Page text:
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Urban Roots
Austin, TX

Urban Roots is a local nonprofit that combines sustainable agriculture with youth development, and it works. Not just for the teenagers involved but for the entire Austin community. This afterschool program addresses real problems of food insecurity and parity and deftly forges new solutions by combining energy, idealism, and elbow grease.

Access to fresh, high-quality, organic produce is scarce in our poorer neighborhoods and nonexistent for the truly needy: the elderly, the homebound, and the homeless. Childhood obesity has risen as fewer families have time for home-cooked meals, and to make things worse, most Americans have a serious disconnect regarding where their food comes from and how much nutrition it actually contains. As parents struggle to work increasingly long hours for paychecks with less buying power, our communities have become fractured as well: Very few have time or energy to get to know, let alone help, their neighbors. And every year, a new crop of high school graduates is dumped on the job market lacking many of the life skills necessary to thrive.

Raymundo Peña harvesting beets
Photo Courtesy of Urban Roots
The Urban Roots program tackles this whole range of issues in a seamless and synergistic way. In a nutshell, local teens from all over Austin work an acre of land as an afterschool job, acquiring life-changing skills in cooperation, commitment, entrepreneurship, public speaking, self-confidence, and nutrition.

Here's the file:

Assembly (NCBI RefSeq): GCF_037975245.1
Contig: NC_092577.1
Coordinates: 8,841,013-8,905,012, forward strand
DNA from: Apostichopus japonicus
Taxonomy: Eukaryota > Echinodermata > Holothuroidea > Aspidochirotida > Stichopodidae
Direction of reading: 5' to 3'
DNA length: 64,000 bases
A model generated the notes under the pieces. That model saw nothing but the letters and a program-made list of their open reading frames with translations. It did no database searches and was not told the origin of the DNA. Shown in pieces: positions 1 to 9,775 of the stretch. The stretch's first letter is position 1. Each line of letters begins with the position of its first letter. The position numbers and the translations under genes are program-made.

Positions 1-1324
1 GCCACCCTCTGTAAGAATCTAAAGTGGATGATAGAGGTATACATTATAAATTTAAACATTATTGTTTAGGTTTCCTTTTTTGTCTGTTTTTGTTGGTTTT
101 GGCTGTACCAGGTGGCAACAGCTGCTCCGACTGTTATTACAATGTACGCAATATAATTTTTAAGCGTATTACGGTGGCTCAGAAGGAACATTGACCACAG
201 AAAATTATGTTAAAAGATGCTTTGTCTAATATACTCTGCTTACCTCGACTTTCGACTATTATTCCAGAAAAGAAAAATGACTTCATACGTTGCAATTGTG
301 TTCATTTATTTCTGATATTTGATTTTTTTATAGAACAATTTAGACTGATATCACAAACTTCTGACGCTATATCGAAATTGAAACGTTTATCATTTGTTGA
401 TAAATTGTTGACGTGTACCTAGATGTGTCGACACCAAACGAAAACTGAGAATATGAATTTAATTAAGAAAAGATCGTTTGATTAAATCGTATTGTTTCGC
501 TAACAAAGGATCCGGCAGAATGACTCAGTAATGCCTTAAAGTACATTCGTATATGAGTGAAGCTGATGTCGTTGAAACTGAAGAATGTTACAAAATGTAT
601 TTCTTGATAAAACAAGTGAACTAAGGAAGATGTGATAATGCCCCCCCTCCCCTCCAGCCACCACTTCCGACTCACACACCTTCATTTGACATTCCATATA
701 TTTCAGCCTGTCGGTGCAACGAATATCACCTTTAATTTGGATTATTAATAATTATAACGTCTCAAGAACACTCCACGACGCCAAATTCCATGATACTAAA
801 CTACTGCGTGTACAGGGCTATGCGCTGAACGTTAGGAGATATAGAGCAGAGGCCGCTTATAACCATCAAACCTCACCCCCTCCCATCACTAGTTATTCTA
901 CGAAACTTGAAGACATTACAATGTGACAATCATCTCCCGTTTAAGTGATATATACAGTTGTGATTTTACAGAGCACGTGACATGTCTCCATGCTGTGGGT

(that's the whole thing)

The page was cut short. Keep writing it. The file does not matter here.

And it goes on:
A full 40% of what they grow is donated to local relief organizations, providing high-quality, vitamin-rich food to populations who desperately need it, as well as introducing the young people to the rewards of community service. The remaining 60% of what they grow is sold by the teens at area farmers’ markets, providing local, affordable, organic produce to the city at large. And the money made on sales goes to pay the teenagers a fair hourly wage for their hard work, and in the process, the kids learn about handling money, customer service, and small business.

Rachel Silberman and Araesheon Foley selling squash at the farmer’s market
Photo Courtesy of Urban Roots
Most important of all, these kids get to make a dramatic and positive impact on problems of access and nutrition that more than a few adults have given up on as “unsolvable” and “just the way it is.” To feel that you have the power to address big problems in meaningful ways, especially at that age, is transformative.

Urban Roots is a 501(c)3 organization.